A bill that would open up New Brunswick to private retail cannabis stores was presented today by Finance Minister Ernie Steeves.
The bill, entitled “An Act Respecting the Retail Sale of Cannabis” was given first reading today in the Legislative Assembly.
The legislation, explained Steeves, would allow Cannabis NB—the existing provincial cannabis regulator, distributor, and retailer—to expand its services to allow private cannabis stores to operate in the province, as well as public retail stores.
Steeves also mentioned the bill would allow for cannabis farmgate stores, although the province already announced plans to begin allowing such retailers earlier this year. Two are currently licensed in New Brunswick.
The reason for this change, says Steeves, is to help combat what he describes as a large amount of illegal cannabis retail stores in the province.
Update: According to Global News, Steeves now says the stores, while privately owned, will still operate under the Cannabis NB banner. “It’ll be like a mini Cannabis NB store,” he said Tuesday.
A report that was released in late September looked at samples of several cannabis products obtained from the licit and illicit markets in New Brunswick, both dried flower as well as various edibles, and tested them for things like THC levels, moulds, heavy metals and pesticides.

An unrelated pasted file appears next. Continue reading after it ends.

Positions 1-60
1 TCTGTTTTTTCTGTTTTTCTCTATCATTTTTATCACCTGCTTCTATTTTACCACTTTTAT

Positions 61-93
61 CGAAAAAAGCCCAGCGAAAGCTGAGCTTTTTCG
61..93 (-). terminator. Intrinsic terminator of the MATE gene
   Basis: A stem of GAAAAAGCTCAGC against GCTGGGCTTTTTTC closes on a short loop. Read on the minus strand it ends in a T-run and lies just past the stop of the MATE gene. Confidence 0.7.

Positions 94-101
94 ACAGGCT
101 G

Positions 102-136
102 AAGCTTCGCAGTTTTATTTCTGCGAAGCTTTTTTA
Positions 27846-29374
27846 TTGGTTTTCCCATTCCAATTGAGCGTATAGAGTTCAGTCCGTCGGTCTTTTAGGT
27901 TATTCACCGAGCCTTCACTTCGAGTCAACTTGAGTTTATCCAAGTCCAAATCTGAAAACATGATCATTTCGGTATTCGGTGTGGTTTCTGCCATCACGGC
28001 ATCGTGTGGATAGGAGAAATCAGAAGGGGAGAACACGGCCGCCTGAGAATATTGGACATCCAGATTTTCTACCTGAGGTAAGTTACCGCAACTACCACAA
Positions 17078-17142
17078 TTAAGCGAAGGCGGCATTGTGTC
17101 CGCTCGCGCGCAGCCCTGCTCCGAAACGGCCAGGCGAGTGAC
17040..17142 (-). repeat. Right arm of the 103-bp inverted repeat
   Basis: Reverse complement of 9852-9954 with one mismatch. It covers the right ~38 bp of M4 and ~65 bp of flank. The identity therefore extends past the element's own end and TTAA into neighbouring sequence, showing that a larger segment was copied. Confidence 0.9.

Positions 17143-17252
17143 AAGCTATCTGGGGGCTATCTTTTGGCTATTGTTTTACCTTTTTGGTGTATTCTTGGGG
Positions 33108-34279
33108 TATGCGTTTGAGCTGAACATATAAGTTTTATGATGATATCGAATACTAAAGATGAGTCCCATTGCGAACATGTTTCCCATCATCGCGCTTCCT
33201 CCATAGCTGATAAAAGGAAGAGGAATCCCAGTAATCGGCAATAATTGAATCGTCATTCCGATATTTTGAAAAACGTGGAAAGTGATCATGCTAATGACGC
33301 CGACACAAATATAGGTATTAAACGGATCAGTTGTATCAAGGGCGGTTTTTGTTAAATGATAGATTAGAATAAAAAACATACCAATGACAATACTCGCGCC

New Brunswick currently has a network of 20 publicly-run cannabis stores.
The Progressive Conservative Party of New Brunswick initially tried to do away with the public retail system entirely. On November 14, 2019, the province issued the request for proposals (RFP) to take over Cannabis NB.
After long delays, that plan was eventually scrapped in March 2021 after facing public pressure and scrutiny. The reasoning given by the government at the time for this proposal was that Cannabis NB was losing money, although the crown corporation has since then shown increasing profits as sales increased and it recouped initial startup costs.
In March of this year, a group representing New Brunswick cannabis producers, industry associations, and the Assembly of First Nations Regional Chief Roger Augustin called on the province to halt the potential sale of Cannabis NB to a private company.
Although most stakeholders who presented to the working group say they strongly supported a government-controlled retail model, some say they were open to the eventual expansion to include private retailers and allowing cannabis producers to retail. Their opposition, they say, was not to privatization in general, but the sale of the entire government infrastructure to one private company.
A provincial working group put together by the New Brunswick government in 2017 came to the conclusion that New Brunswick’s interests would best be served by a provincial Crown corporation-operated retail model for cannabis.